If "cosmopolitan' is taken to mean not just "ethnically diverse" but also "cultural diverse" then no American city qualifies: mainstream American culture (Walmart, McD's, Game of Thrones, hop-hop...) rapidly dissolves particularist immigrant cultures. There are parts of Baltimore where you can hear Spanish spoken, but that's about it for true cultural diversity. Sure, we still have Little Italy and Greektown and a Russian festival at Holy Trinity Russian Orthodox Church and even a Lithuanian-American Fellowship Hall. But the people involved in those things are Americans by culture, or they are rapidly becoming such.

"But the culture is homogenous. Everyone speaks in the same bland accent that pervades TV sitcoms. There is no political diversity, no intellectual diversity either."

What? This is blatantly untrue. I live in New York and most people I know do not speak like people in TV sitcoms. And while it might seem politically and intellectually homogenous, it's really not if you scratch the surface a little.

I think you could argue that New York is a little less cosmopolitan today than it was at various times in the past, but it is definitely not homogenous.

Havana is a tragedy. A victim of every stupidity the political world, not excluding the US, can inflict.

Yet it can recover.

Mumbai is relatively less cosmopolitan than it was some 50 years ago.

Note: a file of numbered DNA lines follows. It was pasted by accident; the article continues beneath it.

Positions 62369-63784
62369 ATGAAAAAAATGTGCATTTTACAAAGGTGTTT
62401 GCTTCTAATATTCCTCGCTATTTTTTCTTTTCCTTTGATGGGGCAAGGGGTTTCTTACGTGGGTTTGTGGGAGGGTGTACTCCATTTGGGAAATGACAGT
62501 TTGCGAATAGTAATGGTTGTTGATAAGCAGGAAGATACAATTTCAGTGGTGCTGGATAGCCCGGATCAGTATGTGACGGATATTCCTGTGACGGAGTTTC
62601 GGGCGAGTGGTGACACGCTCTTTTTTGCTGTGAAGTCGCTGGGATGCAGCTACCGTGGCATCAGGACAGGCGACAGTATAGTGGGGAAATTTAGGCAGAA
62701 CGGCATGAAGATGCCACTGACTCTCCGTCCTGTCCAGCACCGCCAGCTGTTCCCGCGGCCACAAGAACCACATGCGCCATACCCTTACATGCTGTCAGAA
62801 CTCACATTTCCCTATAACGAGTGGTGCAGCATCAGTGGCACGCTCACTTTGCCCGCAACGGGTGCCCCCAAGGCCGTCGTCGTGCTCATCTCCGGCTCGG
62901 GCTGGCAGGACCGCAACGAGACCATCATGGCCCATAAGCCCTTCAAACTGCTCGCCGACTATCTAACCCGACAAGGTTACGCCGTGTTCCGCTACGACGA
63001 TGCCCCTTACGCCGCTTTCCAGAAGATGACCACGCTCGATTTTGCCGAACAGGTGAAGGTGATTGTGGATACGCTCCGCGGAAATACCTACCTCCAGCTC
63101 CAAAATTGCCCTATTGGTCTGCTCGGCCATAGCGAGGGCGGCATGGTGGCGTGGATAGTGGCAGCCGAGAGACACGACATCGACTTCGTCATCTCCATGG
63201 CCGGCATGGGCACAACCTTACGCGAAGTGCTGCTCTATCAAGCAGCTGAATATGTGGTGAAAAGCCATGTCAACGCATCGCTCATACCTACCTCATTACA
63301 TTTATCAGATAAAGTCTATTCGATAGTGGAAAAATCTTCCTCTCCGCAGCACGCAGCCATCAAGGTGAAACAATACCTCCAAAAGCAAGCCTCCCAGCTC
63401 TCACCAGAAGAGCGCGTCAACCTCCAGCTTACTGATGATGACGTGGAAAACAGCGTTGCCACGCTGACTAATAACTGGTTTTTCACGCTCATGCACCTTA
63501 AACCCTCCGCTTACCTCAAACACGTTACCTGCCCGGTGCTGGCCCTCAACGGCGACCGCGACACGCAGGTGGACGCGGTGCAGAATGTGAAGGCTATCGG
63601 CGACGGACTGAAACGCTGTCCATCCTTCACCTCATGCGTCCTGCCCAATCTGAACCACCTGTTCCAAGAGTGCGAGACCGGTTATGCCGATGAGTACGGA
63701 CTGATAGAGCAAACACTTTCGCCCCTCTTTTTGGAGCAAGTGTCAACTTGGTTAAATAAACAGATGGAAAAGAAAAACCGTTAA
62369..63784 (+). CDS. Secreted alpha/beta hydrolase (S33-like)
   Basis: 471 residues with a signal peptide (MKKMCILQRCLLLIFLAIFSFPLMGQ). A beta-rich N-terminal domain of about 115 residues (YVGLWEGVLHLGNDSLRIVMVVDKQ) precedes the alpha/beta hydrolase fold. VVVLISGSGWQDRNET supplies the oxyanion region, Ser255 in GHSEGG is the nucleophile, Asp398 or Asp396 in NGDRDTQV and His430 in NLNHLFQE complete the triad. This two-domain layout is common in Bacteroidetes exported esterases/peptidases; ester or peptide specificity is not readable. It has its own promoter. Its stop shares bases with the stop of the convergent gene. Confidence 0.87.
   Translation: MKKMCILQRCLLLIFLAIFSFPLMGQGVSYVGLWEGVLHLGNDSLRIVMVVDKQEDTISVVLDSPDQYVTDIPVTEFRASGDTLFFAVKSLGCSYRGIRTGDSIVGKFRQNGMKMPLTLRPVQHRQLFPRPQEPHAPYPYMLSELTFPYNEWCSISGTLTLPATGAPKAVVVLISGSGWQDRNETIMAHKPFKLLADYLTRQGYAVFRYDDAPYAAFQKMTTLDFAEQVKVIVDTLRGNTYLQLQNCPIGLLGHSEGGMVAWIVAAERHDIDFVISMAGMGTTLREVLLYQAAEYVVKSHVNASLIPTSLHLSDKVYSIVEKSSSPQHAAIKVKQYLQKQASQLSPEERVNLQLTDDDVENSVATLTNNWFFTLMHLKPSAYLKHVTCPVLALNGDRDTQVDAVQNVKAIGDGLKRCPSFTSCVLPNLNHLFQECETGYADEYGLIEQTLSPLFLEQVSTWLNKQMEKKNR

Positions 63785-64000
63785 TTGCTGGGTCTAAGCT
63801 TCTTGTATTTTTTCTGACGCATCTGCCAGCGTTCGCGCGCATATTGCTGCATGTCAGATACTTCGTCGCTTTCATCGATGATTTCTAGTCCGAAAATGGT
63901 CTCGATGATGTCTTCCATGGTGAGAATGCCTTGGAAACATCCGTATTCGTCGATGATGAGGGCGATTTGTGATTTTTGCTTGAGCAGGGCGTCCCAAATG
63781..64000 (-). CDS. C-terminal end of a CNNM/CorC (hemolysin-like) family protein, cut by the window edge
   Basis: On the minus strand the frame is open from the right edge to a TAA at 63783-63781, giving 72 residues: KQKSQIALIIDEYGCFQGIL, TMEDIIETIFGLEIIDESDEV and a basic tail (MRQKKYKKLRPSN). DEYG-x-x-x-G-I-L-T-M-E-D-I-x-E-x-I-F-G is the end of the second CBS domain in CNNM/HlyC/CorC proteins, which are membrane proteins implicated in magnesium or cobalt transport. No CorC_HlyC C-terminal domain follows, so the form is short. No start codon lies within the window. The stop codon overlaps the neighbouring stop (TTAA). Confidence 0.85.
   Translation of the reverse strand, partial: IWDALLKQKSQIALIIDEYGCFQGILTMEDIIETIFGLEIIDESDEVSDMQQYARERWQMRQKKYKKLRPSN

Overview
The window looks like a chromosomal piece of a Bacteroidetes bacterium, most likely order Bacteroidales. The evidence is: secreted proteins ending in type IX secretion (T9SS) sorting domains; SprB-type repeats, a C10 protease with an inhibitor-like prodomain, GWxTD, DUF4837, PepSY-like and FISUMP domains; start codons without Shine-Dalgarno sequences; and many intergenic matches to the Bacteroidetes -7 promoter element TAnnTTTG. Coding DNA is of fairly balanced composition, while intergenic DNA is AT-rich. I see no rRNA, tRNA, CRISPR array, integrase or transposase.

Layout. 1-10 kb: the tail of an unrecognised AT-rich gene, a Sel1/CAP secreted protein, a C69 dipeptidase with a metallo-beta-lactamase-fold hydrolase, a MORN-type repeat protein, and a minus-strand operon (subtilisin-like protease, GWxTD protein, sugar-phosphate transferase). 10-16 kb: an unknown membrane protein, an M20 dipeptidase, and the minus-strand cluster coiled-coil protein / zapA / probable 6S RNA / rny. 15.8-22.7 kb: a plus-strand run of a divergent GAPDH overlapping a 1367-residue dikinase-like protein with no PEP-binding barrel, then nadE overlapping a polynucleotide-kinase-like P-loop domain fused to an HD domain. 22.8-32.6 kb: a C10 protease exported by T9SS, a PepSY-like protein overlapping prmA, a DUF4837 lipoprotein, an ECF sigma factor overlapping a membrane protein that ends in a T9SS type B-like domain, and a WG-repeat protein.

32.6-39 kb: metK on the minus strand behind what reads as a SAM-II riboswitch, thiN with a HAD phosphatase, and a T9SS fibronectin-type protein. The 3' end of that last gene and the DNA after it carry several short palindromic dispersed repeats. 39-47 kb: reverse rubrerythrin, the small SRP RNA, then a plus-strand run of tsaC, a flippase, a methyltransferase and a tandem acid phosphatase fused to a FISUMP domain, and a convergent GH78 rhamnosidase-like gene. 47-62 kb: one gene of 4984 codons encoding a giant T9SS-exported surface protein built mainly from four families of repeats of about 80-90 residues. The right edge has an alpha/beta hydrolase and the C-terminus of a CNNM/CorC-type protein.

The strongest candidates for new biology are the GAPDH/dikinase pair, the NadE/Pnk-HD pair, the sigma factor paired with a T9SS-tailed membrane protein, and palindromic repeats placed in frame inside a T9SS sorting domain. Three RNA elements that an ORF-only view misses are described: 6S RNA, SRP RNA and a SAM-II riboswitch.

The village of Hampi (Vijayanagara) in southern India - one of the largest, most cosmopolitan cities in India circa early 16th century (among the top 5 cities in the world at the time). Today it is a desolate village

Tanjore in southern India - a cosmopolitan city where Tamil, Marathi and Telugu cultures met. Very cosmpolitan until some 100 years ago. Today, an almost exclusively tamil city with no high culture to speak of.

When ships depended on wind for power, southern India boomed as a great trade emporium since the monsoon winds blew ships there and back. With the advent of steam power trade began to bypass the south and steamed into harbors in Bombay and Calcutta.

The cities I mentioned though are not near the coast.

Vijayanagara's decline was sudden, following the marauding invasions of the city by the northern muslim kingdoms.

Tanjore has declined greatly since independence thanks to language chauvinism in Tamil Nadu and Dravidian populist politics, causing mass emigration of much of the city's former elite across India and the world.

Surprising that Chennai didn't strike you. In the last 6 or 7 decades.

True. Again, Chennai's decline has been caused by Dravidian populism and the culture of anti-brahminism.

Another city I can think of is Kanchipuram. Today it is just a small city of a couple of hundred thousand (or maybe less).

It is a city with a history of 1500+ years, and for most of the past 1500 years, it was a city where North met South, where Sanskritic culture mingled with Tamil culture. A city where philosophers had their debates. Monists debated Theists. Buddhists debated Vedantists. One of the great Indian cities, and a nerve center of Indian thought.

Today, it's all in the past. All that remains are temple ruins. It's just another little town, with no intellectual culture to speak of. People with roots in Kanchipuram (going back some 3-4 generations) are spread all over the world today.